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Comment: Re:So.... (Score 4, Insightful) 828

by vagabond_gr (#40185597) Attached to: Venezuela Bans the Commercial Sale of Firearms and Ammunition

1) As the parent stated, gun violence will go up. Bad guys love unarmed targets.

I can't predict what will happen in Venezuela, but here is my personal experience, for what it's worth. I've lived in three European countries, all of which forbid the sale of firearms. Although crime does exist, for example breaking into apartments is common, not a single person of my very extended circles has ever faced an armed bad guy.

Believe me, small scale thieves here don't have guns. And even if you're a bad guy and you can find a gun, it's a really really stupid idea to take it with you when breaking into somebody's house, cause you don't need to protect yourself against other guns, and the last think you want is to commit murder in the heat of the moment. In "small" crimes, both the victim and the bad guy are better off without guns.

Comment: Re:2500$ for that thing ??? (Score 1) 343

by vagabond_gr (#39442215) Attached to: Amiga Returns With Lackluster Linux-Powered Mini PC

So if you want a Laptop that is Light, and Fast. For PC's you have a bunch of options many without too many extras. For Apple you have only a couple of models if that to choose from.

I just happened to be looking for a thin laptop, so let's compare the 13" MacBook Air and the Dell xps 13 ultrabook (the basic model for both).

- MBA has a bit higher resolution (1440x900 vs 1366x768)
- MBA has SD card reader (but you can get a tiny usb reader for $10)
- XPS is smaller (less width/depth, same height/weight)
- XPS has USB 3.0 (MBA has Thunderbolt)
- XPS includes 1 year on site repairs

MBA: $1299
XPS: $999

So I'd say Apple charges 30% more for (at most) equal value (I personally find on site repairs a big plus).

PS. To be fair, the XPS just came out, MBA is 7-8 months old.

Comment: Re:Wiki who? (Score 2) 175

by vagabond_gr (#38368168) Attached to: Wikipedia Debates Strike Over SOPA

Get the whole Internet to go offline for a day and you might wake people up. It has never ceased to amaze me how many never used Google nor care too.

But now that I think about it, I know many people who don't really use the Internet that much. My mom certainly wouldn't care much. So...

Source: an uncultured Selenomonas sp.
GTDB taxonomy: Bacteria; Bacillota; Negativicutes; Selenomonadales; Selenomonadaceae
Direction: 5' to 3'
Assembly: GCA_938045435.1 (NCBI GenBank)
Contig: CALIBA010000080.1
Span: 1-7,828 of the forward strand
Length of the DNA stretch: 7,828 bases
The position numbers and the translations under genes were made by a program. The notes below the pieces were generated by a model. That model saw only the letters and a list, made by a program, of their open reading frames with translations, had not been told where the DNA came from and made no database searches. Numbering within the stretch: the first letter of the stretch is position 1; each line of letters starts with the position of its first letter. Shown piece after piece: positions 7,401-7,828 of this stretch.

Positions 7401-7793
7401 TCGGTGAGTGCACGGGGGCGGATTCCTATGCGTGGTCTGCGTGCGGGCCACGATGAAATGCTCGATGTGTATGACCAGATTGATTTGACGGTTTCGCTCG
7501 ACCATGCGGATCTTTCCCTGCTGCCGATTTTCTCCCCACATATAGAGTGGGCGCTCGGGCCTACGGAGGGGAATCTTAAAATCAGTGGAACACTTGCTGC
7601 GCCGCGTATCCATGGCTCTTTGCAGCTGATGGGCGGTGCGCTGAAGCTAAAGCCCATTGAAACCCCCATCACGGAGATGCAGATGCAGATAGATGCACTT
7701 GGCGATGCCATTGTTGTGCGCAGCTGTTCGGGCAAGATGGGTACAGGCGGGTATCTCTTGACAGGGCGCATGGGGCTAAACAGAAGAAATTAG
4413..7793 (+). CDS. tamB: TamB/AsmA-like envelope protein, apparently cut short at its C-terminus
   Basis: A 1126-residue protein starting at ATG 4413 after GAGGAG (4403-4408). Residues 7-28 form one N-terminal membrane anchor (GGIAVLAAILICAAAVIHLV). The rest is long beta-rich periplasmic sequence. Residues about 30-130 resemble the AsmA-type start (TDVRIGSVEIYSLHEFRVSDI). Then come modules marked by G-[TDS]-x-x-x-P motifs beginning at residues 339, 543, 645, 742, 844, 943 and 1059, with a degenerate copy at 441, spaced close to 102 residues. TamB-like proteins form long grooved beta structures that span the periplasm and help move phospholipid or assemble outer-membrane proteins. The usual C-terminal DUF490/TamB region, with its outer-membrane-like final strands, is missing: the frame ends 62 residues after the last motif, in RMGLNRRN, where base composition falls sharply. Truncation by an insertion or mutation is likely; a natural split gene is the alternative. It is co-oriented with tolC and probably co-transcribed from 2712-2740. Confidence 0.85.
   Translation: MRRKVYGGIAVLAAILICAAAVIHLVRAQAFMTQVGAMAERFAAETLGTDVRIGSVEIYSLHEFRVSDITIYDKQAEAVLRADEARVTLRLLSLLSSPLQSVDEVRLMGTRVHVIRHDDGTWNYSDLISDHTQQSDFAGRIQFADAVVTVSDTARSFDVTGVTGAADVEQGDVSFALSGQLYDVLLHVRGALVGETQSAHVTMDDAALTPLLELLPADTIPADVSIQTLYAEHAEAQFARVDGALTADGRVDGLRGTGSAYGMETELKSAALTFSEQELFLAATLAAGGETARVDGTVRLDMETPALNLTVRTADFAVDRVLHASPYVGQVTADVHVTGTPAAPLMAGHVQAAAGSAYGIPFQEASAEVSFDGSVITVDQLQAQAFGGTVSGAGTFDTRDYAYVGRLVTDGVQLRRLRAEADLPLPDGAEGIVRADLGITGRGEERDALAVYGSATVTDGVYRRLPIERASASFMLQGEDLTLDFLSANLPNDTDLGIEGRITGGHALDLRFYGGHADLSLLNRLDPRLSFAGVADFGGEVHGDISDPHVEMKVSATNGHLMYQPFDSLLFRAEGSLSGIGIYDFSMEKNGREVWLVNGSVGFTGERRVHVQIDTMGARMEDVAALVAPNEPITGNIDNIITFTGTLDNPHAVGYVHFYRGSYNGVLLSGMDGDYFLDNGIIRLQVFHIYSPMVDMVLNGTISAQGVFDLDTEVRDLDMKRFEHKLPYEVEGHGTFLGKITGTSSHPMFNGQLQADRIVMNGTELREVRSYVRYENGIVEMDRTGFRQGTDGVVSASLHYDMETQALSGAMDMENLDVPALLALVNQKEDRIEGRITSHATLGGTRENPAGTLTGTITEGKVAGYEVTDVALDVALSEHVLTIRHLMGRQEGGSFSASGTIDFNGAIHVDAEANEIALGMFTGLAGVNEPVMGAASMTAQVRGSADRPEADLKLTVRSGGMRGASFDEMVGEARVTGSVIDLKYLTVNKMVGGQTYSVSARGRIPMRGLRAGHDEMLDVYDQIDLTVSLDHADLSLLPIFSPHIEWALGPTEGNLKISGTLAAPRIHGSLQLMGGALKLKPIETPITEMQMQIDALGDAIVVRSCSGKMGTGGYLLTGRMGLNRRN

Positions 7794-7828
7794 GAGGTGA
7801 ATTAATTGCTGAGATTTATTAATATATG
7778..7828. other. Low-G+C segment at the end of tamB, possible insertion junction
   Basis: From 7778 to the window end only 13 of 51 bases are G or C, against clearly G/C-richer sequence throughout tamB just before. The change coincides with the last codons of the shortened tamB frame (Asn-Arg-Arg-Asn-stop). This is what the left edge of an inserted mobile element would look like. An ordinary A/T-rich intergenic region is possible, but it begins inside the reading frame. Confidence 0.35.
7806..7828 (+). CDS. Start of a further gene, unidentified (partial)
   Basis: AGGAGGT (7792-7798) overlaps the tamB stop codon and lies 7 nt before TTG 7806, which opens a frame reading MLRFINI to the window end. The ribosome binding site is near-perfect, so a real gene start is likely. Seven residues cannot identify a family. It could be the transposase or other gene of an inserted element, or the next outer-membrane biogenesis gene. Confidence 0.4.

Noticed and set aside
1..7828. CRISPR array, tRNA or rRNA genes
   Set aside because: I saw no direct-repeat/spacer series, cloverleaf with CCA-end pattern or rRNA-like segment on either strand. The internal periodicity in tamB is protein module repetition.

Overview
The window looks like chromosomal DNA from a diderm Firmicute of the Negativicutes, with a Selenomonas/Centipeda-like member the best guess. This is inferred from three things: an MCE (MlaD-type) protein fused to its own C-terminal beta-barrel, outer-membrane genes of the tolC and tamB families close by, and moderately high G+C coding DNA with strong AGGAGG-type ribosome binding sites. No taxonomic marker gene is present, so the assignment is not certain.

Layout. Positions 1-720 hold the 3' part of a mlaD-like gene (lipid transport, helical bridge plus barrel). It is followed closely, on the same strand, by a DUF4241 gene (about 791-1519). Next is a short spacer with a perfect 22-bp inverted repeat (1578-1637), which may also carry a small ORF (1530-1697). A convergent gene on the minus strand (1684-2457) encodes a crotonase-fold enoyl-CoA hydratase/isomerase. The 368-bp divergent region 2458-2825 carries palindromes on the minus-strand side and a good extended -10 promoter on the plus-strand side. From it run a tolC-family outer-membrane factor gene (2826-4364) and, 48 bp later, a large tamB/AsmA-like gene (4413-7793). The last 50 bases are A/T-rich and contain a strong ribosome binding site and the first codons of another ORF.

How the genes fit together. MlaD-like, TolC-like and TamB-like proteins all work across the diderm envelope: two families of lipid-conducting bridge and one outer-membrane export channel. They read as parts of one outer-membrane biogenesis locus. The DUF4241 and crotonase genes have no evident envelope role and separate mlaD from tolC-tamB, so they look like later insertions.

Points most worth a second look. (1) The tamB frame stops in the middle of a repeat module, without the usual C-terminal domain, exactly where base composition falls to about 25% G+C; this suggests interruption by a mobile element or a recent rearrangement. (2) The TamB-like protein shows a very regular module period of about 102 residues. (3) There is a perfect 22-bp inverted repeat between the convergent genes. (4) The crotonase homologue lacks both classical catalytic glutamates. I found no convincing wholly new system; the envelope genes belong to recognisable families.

Get supermarkets to close for a day and you might wake people up!

But I know some other people who ...

Comment: Re:Why do you care? (Score 2) 284

by vagabond_gr (#38060702) Attached to: Google To Allow Location Service Opt-out

"Public information => no need for privacy" is a very typical logical fallacy. Privacy is not a black-or-white thing, categorizing things into private/public misses the point.

For example: when you move out of your home, your location is public information. Anyone who can see you knows that you're there. Similarly, your "image" is public information, anyone can take a picture of you. This does not violates your privacy, as long as it happens by random people in the street. If someone tracks your every movement, takes a picture every minute and publishes this information on the net, your privacy is clearly violated.

I don't care that much about the SID thing, but people have every right to feel that their privacy is violated by automatic collection of data, even if the data are "public". Privacy has a lot to do with who has access to the data, what it does with it and even how easy the access is.

Comment: Re:Pay to read (Score 4, Insightful) 101

by vagabond_gr (#37600236) Attached to: For Academic Publishing, Princeton Goes Open Access By Default

and most importantly, paying not the author of the research, nor the institution that financed the author, but some random publisher who did virtually nothing.

The current publishing system really amazes me (and yes I'm an academic). This is wonderful news, I wish more institutions encouraged their researchers to go open access.

Many people write memos to tell you they have nothing to say.

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